It is one thing when the best-paid people seem to be the smartest and the most accomplished. Those who make much less may not like it, but the differential seems understandable. It is another thing when those people are shown to have committed huge blunders that would have driven their companies out of business, and them into the unemployment line, but for government bailouts.
So it is now with Wall Street. In both Europe and the United States, antipathy toward the bailout is rising amid complaints that the money has not helped the economy by encouraging loans, but has kept the bankers in Champagne and caviar.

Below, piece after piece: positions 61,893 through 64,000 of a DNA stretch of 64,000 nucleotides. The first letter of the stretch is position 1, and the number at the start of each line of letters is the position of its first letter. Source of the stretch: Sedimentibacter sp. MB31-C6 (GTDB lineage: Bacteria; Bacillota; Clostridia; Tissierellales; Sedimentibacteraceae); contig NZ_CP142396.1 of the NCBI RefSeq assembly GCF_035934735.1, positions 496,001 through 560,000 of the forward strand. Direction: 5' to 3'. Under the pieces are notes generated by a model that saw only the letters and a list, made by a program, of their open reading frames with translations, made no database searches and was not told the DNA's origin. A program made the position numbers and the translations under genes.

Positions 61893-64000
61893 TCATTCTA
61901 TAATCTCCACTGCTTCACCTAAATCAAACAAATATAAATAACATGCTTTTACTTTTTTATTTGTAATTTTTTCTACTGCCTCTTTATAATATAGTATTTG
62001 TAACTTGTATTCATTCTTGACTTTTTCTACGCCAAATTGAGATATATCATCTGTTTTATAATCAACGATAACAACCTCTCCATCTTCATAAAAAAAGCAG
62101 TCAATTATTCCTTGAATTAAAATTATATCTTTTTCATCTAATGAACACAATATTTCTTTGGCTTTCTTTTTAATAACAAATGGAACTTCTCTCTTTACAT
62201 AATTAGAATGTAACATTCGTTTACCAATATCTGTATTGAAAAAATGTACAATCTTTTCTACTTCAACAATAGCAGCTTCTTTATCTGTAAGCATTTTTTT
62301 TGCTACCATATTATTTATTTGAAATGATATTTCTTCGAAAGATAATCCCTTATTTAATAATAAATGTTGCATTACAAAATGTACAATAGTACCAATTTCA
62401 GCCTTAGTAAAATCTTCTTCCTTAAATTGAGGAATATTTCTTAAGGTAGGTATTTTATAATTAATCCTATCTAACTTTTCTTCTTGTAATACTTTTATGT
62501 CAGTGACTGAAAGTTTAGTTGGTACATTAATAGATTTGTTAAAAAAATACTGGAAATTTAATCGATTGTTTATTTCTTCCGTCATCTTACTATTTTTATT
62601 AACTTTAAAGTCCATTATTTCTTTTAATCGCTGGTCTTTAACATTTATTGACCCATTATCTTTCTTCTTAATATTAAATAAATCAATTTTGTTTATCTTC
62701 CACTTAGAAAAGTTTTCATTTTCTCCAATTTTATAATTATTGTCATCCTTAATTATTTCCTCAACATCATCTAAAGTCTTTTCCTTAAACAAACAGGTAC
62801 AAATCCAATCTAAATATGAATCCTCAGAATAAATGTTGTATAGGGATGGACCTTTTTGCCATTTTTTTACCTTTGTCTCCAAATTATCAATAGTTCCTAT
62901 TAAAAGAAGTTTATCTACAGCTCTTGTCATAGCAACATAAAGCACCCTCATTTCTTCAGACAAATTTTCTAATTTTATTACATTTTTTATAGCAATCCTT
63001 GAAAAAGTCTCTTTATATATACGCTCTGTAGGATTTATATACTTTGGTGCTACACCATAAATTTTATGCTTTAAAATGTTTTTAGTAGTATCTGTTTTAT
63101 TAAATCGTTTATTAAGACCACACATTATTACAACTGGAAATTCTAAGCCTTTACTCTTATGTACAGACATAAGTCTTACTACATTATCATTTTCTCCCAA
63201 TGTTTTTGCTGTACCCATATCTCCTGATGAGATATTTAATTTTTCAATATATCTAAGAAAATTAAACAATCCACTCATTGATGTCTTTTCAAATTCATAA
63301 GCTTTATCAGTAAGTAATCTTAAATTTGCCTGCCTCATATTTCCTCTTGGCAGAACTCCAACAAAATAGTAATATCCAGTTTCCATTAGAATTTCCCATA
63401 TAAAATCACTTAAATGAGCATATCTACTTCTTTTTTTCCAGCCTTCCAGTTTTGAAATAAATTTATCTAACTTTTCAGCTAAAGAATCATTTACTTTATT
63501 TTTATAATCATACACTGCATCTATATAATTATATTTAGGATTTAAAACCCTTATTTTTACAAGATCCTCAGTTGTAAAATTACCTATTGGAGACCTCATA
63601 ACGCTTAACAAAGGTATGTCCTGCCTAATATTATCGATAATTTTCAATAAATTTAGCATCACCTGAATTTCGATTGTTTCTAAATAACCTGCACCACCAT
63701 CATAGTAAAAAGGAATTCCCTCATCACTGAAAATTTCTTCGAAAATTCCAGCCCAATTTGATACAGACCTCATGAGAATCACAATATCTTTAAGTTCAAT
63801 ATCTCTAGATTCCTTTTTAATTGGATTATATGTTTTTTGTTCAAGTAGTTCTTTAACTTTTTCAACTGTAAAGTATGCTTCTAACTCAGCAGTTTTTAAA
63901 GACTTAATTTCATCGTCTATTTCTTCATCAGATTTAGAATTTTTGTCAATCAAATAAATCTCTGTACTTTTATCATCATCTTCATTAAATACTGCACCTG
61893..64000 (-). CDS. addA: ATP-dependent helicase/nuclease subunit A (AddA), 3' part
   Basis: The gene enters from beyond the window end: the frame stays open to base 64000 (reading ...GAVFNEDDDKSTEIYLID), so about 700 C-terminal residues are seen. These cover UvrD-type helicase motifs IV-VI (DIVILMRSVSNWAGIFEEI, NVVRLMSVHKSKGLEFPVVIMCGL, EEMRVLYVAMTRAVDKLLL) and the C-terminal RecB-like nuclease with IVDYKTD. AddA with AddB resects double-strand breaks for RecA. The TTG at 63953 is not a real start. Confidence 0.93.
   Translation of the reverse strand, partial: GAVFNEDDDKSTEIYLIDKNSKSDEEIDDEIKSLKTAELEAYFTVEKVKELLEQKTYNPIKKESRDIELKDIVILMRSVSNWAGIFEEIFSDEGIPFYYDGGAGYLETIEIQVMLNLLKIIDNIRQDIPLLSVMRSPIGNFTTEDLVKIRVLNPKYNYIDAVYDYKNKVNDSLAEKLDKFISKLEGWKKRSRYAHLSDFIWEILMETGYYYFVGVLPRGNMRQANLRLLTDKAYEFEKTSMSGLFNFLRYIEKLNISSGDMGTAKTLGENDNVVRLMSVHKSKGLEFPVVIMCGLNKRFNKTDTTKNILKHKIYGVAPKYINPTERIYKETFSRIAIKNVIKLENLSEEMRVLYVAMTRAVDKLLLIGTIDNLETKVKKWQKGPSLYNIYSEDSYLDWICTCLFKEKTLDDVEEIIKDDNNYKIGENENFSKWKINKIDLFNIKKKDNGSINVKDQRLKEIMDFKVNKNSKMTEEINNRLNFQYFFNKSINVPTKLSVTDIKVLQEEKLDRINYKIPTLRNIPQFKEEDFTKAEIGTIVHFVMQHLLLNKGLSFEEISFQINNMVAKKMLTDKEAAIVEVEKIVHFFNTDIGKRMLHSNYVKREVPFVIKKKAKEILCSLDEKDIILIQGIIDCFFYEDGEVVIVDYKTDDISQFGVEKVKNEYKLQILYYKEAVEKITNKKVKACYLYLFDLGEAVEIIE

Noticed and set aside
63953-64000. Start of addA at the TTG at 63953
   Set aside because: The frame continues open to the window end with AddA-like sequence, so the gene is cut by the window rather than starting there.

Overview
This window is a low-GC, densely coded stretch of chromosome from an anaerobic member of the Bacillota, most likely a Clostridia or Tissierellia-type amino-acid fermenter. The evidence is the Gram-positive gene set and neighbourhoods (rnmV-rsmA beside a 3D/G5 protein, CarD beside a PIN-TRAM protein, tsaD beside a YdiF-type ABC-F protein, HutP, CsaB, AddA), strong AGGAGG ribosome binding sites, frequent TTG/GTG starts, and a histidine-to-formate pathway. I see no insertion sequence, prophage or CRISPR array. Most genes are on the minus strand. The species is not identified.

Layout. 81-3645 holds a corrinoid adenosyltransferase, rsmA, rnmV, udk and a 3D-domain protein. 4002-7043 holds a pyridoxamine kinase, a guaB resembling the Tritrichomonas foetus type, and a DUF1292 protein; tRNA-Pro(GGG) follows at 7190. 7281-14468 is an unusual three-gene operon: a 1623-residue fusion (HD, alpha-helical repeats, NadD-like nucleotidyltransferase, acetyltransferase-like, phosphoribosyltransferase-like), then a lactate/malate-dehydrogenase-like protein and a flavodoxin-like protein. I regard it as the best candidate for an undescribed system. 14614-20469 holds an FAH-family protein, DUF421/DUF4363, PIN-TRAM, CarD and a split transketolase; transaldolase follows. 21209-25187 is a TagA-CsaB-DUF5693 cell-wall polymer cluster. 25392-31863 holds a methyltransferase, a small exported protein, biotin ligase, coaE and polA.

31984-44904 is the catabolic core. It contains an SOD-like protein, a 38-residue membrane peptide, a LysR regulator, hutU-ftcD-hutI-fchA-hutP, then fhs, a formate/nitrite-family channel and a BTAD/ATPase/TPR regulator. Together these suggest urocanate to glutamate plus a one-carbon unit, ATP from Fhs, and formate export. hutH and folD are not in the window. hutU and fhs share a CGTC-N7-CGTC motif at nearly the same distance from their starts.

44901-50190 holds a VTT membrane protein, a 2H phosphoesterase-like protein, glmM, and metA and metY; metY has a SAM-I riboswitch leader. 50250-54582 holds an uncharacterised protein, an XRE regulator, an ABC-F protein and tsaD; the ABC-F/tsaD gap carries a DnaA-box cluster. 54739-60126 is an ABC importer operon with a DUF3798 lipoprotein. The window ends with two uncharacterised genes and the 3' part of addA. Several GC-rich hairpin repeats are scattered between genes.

Are financial workers overpaid? And if so, will it continue? The answers, according to a new study by two economists, are yes, they are overpaid, and no, it will not last.
“Wages in finance were excessively high around 1930 and from the mid 1990s until 2006,” wrote Thomas Philippon of New York University and Ariell Reshef of the University of Virginia, in a National Bureau of Economic Research working paper released this week, “Wages and Human Capital in the U.S. Financial Industry, 1909-2006.”
Gee, I wonder why taxpayers are upset at the bailouts . . .
Wall Street Paychecks May Wither
NYT, January 23, 2009